Rasch analysis of the Hospital Anxiety and Depression Scale among caregivers of cancer survivors: implications for its use in psycho-oncology
Article first published online: 28 JUL 2010
Copyright © 2010 John Wiley & Sons, Ltd.
Volume 20, Issue 9, pages 919–925, September 2011
How to Cite
Lambert, S., Pallant, J. F. and Girgis, A. (2011), Rasch analysis of the Hospital Anxiety and Depression Scale among caregivers of cancer survivors: implications for its use in psycho-oncology. Psycho-Oncology, 20: 919–925. doi: 10.1002/pon.1803
- Issue published online: 23 AUG 2011
- Article first published online: 28 JUL 2010
- Manuscript Accepted: 8 JUN 2010
- Manuscript Revised: 3 MAY 2010
- Manuscript Received: 6 DEC 2009
- Rasch analysis;
- cancer and oncology
Objective: The Hospital Anxiety and Depression Scale (HADS) is often used to screen for cancer caregivers' anxiety and depression, despite few studies examining the tool's psychometric performance within this population. The purpose of this article is to use Rasch analysis to assess the psychometric properties of the HADS in a sample of cancer caregivers.
Methods: HADS was administered to 541 caregivers of a population-based sample of patients diagnosed with one of the eight most incident cancers in Australia. Rasch analysis was conducted using RUMM2020.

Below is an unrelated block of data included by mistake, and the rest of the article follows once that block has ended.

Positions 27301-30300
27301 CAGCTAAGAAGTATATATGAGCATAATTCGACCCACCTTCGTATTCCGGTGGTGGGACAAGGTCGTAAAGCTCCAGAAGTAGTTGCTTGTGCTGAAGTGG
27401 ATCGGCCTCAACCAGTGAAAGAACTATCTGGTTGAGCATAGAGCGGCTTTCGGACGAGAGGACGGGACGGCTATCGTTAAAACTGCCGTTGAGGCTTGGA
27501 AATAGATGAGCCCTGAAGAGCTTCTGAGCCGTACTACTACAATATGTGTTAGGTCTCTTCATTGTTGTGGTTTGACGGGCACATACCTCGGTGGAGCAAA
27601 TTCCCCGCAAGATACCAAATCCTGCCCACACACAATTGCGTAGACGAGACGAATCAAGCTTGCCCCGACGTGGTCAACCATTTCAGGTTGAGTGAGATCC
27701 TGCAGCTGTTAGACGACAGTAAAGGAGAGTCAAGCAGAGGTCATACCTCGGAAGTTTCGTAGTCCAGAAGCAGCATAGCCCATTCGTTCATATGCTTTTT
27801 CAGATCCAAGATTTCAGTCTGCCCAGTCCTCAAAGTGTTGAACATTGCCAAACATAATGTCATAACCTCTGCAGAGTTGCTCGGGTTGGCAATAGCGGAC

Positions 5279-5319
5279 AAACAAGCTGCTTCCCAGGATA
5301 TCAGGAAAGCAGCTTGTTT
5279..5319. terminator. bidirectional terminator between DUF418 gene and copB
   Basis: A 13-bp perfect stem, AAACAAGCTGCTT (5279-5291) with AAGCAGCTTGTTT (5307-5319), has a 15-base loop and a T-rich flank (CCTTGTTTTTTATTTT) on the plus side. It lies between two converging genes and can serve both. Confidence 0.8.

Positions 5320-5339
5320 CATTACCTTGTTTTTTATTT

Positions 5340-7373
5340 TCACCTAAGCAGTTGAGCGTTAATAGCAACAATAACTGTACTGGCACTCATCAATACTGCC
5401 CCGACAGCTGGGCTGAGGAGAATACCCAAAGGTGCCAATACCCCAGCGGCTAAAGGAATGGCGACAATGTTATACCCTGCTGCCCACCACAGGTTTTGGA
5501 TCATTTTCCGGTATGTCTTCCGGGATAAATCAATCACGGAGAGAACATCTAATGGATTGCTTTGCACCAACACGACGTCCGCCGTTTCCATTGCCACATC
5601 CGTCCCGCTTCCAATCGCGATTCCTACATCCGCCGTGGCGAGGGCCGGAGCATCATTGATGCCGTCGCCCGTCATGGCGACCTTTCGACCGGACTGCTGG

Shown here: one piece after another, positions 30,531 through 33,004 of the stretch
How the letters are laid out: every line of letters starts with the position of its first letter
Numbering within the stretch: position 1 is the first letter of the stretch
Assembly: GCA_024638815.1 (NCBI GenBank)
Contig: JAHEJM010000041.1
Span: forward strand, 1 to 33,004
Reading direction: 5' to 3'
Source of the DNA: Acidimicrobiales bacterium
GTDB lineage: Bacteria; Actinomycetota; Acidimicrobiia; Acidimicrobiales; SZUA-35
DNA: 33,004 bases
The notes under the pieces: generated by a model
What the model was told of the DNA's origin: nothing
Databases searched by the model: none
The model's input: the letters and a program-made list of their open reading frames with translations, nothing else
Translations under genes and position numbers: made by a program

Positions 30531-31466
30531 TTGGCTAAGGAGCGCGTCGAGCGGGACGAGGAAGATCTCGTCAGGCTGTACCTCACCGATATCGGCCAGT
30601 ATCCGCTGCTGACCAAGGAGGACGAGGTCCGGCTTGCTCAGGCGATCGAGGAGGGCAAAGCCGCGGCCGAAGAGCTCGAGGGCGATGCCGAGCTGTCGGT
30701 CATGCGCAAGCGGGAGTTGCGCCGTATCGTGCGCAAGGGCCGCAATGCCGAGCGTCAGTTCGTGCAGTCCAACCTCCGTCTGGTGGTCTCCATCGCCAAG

Results: More than two-thirds of caregivers were women and most participants were married (95.9%) and caring for their spouse/partner with cancer (89.8%). The HADS-Anxiety (HADS-A) subscale showed good fit to the model, with appropriate internal consistency after removal of item 11. There were no disordered thresholds and no differential item functioning (DIF) for sex or age. To achieve satisfactory model fit for the HADS-Depression (HADS-D) subscale item 8 was removed due to DIF for sex and item 14 was rescored to resolve disordered thresholds. Analyses supported the unidimensionality of the individual subscales; however, there was no support for the combination of subscales to form a HADS-Total.
Conclusions: The results of Rasch analysis support the use of a modified version of the HADS-A and HADS-D among cancer caregivers. Further research is needed to confirm these findings and identify revised clinical cut-points. Findings reinforce the need for clinicians and researchers to formally test the psychometric properties of the instruments that they intend to use with different samples. Copyright © 2010 John Wiley & Sons, Ltd.